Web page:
The International Association of Athletics Federations says the credibility of its anti-doping program has been "enhanced, not diminished" after high-profile sprinters Asafa Powell and Tyson Gay returned positive tests for banned substances.
Gay, a former world champion who won the 100- and 200-metres at U.S. nationals last month, said he would pull out of the upcoming world championships.
Powell, who held the world record in the 100 until Usain Bolt lowered it in 2008, and Olympic gold medallist Sherone Simpson also face suspension after failing tests at the Jamaican championships last month.
Adidas has suspended its sponsorship of Tyson Gay.
The sportswear giant acted a day after Gay disclosed that a banned substance was detected in an out-of-competition test in May and he had pulled out of next month's world championships in Moscow.
"We are shocked by these recent allegations, and even if we presume his innocence until proven otherwise, our contract with Tyson is currently suspended," Adidas said in a statement.
The 30-year-old Gay, the American record-holder in the 100 metres, has been backed by Adidas since 2005.
"During this time, he has been a great ambassador for the sport of track and field and our brand," Adidas, which is based in Herzogenaurach, Germany, said.
The shoe and sports clothing maker is invoking the clause in Gay's contract relating to doping.
"Adidas has a clear policy on doping and drug use," the company said. "Each of the agreements with our athletes include a clear clause which states that the agreement shall be terminated by Adidas if the athlete is found guilty of the possession or use of drugs or any other prohibited substance by the relevant governing sports body having jurisdiction over the athlete."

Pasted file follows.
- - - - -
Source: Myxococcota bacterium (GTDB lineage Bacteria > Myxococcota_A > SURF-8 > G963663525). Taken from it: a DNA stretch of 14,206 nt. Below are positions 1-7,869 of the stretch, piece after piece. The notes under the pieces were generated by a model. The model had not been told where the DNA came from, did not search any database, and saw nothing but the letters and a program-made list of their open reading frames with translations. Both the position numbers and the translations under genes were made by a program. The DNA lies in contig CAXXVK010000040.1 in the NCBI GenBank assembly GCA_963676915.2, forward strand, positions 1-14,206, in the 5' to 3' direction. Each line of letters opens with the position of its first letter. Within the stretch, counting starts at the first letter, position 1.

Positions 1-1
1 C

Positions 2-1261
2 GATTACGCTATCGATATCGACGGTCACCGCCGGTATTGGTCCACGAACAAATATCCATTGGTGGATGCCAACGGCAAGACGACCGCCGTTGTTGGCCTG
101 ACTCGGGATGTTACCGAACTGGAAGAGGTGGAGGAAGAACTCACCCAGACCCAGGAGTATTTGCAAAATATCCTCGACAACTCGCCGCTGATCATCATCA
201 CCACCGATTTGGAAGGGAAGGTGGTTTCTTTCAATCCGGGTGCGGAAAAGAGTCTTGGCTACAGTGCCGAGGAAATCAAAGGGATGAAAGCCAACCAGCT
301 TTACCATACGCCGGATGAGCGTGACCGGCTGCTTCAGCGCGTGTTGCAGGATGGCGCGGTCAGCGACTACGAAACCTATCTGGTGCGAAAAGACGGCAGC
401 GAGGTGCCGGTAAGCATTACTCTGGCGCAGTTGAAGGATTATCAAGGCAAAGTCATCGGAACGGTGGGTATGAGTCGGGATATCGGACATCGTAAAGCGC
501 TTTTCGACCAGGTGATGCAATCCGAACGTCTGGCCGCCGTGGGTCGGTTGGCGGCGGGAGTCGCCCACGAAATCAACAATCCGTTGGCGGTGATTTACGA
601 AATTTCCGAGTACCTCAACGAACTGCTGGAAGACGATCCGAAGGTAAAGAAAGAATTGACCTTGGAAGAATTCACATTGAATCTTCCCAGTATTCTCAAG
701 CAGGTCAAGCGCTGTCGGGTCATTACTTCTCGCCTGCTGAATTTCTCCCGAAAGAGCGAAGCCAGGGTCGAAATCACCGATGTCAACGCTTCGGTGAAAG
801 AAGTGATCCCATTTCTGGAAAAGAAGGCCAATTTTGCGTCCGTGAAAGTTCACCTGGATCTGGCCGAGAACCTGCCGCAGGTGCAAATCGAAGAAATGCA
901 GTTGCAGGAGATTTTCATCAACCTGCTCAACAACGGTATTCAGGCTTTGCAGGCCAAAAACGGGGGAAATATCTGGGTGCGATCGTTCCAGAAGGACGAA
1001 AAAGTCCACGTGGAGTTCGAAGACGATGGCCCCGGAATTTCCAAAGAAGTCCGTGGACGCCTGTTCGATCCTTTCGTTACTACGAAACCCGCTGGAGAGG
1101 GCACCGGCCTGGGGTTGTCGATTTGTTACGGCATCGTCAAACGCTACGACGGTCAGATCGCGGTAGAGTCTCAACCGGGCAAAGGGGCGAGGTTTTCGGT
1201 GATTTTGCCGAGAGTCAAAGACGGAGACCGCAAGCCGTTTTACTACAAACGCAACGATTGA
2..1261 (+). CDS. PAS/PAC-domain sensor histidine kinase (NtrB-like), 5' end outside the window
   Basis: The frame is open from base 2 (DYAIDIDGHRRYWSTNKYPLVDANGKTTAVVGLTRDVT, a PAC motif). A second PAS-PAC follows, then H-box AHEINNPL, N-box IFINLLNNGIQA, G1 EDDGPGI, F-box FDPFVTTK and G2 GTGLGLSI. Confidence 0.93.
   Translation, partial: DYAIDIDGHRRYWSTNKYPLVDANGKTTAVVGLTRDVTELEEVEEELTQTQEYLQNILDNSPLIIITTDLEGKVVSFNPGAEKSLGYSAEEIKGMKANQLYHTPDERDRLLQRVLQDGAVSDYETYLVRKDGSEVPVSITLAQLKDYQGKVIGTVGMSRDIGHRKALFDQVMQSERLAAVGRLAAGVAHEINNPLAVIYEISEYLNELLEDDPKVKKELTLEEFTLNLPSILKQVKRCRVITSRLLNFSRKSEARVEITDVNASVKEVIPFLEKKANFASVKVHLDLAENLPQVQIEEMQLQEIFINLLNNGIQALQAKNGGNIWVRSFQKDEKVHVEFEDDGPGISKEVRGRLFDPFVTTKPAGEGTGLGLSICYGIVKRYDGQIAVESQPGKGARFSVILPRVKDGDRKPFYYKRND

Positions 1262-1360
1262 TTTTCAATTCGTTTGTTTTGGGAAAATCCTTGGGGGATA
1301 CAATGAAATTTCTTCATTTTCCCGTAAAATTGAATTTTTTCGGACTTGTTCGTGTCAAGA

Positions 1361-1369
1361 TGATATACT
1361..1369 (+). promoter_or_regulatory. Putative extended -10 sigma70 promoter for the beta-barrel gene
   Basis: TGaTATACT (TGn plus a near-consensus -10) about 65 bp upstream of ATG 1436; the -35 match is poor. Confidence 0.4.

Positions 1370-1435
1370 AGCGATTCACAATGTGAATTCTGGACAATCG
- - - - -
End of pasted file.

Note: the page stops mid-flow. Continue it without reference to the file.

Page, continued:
— The Associated Press
IAAF spokesman Nick Davies said the governing body for track and field does not comment on pending cases, but added that the fight against doping "is enhanced, not diminished, each time we are able to uncover a new case."
"The IAAF's commitment to anti-doping in athletics is unwavering because we have an ethical obligation to the majority of athletes who believe in clean sport," Davies said in a statement. "The fact that we are able to detect and remove from the sport athletes who have breached our anti-doping rules should be seen in this context."
The sport was thrown into turmoil on Sunday when news emerged of the failed tests by such high-profile athletes.
The 30-year-old Powell called for an investigation into how a stimulant called oxilofrine entered his system.
"I am not now — nor have I ever been — a cheat," Powell posted on Twitter.
Simpson, who tested positive for the same stimulant, said she "would not intentionally take an illegal substance of any form into my system."
The positives recorded by Powell and Simpson are part of a bigger doping crisis hitting Jamaica, the home of Bolt and a country which has dominated sprinting medals at recent Olympics.
In Sunday's editions, The Gleaner newspaper of Jamaica reported that five athletes had tested positive. Paul Doyle, the agent who represents Powell and Simpson, confirmed to the AP that his sprinters were among them. Shortly after Doyle's confirmation, Powell and Simpson each released statements acknowledging the positive tests.
The news came a month after another Jamaican Olympic gold medallist , Veronica Campbell-Brown, tested positive for a banned diuretic.
Campbell-Brown is being suspended while a disciplinary panel reviews her case. She has denied cheating.
'I was let down'
Gay, who won world championships in the 100, 200 and 4x100 relay in 2007, previously took part in the U.S. Anti-Doping Agency's "My Victory" program, in which athletes volunteer for enhanced testing to prove they're clean, and his results never raised red flags until an out-of-competition test on May 16.
"I don't have a sabotage story," Gay said in a telephone interview. "I don't have any lies.
"I don't have anything to say to make this seem like it was a mistake or it was on USADA's hands, someone playing games.
"I don't have any of those stories. I basically put my trust in someone and I was let down."
Neither Gay nor the USADA revealed the banned substance at the centre of the positive sample.